Suzlon Set To Open New Wind Power Training Center In Illinois

Mark Del Franco
Written by Mark Del Franco
on August 11, 2011 No Comments
Categories : New & Noteworthy

8389_sticky8.11 Suzlon Set To Open New Wind Power Training Center In Illinois Suzlon, the fifth-largest turbine manufacturer in the world, says it will begin training and safety classes in mid-September, with a grand opening for its new training center set for October.

The training center is part of Suzlon's 64,000 square-foot Elgin, Ill.-based central distribution center, which opened in October 2010, according to the company.

According to Andy Cukurs, the company's North American CEO, the training facility features a powered nacelle atop of a seven-foot tower, which he maintains will help technicians simulate experiences in the field.

‘Suzlon's training facility will not only feature classroom and bench test training, but also be equipped with a fully operational nacelle installed on a seven-foot tower section with three truncated blades,’ he says. ‘All levels of certification and nearly every aspect of low- and high-voltage electrical, technical and safety training can occur under one roof.’

The 8,000 square-foot wind turbine training center will be co-located in another section of the building and replace Suzlon's former Pipestone, Minn.-based training facility.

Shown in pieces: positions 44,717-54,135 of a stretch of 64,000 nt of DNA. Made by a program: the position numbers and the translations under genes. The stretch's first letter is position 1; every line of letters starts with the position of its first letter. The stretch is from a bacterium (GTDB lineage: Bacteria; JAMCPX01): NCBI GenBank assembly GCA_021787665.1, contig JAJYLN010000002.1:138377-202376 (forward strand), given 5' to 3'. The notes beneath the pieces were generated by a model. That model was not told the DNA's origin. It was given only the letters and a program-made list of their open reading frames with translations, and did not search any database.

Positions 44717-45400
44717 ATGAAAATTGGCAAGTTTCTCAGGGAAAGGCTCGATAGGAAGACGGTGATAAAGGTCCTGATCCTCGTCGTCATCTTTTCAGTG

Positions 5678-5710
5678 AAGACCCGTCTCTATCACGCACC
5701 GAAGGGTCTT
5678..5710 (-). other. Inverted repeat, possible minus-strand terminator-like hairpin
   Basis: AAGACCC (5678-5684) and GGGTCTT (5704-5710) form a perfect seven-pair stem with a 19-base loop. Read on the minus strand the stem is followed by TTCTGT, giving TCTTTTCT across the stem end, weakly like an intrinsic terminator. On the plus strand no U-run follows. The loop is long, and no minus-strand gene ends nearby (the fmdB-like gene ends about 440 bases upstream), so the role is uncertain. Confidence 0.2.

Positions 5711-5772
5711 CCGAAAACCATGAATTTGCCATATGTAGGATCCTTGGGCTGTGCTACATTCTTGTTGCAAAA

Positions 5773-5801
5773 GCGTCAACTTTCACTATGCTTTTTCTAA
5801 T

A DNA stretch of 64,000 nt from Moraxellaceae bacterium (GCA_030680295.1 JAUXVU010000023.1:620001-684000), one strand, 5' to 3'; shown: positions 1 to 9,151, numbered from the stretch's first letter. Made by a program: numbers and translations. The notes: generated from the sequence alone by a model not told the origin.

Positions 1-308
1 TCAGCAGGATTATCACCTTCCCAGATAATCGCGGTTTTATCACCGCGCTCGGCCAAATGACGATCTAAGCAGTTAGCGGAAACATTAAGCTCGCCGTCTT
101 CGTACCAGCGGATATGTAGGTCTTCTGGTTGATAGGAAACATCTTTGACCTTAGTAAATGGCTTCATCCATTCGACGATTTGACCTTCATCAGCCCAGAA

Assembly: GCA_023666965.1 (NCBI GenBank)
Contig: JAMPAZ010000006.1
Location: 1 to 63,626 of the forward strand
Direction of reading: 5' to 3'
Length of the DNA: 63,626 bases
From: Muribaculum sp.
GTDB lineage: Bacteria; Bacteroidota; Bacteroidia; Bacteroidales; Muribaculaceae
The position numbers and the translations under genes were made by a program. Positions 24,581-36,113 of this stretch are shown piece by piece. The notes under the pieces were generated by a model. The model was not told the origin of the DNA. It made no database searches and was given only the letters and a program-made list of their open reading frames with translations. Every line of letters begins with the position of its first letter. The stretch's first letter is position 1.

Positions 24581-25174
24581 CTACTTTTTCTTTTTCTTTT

Other features of the new facility include a 4,000 square-foot lab, a powered independent hub and pitch system, and a working-at-height training area. The wind turbine training facility will also feature a full-length Suzlon blade just outside the building.

Meanwhile, the central distribution side of the facility, located near Suzlon's North American headquarters in Chicago, has reduced the original equipment manufacturer's transportation costs while providing shorter transit times for turbines and related equipment.

According to Cukurs, Suzlon has already saved $1 million by employing a ‘milk run’ model that includes shipping on regularly scheduled dates using preplanned outbound and returning freight lines.

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